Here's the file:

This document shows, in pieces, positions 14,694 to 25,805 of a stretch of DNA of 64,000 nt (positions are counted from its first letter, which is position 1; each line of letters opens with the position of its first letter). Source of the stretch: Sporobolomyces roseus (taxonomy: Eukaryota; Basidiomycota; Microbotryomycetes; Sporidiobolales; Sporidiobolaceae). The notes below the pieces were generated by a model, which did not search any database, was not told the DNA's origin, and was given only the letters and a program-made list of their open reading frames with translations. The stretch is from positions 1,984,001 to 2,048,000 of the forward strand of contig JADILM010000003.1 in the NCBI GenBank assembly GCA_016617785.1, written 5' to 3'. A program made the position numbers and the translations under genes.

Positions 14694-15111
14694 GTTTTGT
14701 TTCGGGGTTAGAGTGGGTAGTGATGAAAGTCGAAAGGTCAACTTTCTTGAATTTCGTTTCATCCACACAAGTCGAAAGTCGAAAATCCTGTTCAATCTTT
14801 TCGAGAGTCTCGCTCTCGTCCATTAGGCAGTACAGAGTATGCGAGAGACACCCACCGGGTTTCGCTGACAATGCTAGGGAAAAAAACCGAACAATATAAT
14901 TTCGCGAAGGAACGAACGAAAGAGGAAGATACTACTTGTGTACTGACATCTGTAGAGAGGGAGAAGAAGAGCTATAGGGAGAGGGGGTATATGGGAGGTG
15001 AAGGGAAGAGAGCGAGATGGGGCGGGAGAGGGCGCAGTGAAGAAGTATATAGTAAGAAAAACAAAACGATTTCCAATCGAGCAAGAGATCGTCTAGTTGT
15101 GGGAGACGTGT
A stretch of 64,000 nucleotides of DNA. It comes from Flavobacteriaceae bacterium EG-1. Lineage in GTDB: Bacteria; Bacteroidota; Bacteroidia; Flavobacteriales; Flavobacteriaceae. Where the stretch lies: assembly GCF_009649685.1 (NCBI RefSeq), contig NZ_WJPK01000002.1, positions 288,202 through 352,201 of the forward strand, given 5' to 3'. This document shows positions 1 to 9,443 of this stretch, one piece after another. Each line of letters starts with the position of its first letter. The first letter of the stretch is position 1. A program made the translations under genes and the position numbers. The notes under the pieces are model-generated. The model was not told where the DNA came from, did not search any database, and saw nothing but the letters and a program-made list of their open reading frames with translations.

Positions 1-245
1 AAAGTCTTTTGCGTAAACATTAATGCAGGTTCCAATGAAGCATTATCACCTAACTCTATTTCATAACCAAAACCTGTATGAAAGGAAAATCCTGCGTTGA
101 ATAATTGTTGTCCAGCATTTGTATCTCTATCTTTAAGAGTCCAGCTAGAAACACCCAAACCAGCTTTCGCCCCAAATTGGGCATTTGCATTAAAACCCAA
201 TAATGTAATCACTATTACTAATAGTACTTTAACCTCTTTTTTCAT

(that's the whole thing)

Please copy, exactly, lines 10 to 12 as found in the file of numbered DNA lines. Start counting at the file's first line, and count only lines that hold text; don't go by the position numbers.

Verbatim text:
Positions 1-245
1 AAAGTCTTTTGCGTAAACATTAATGCAGGTTCCAATGAAGCATTATCACCTAACTCTATTTCATAACCAAAACCTGTATGAAAGGAAAATCCTGCGTTGA
101 ATAATTGTTGTCCAGCATTTGTATCTCTATCTTTAAGAGTCCAGCTAGAAACACCCAAACCAGCTTTCGCCCCAAATTGGGCATTTGCATTAAAACCCAA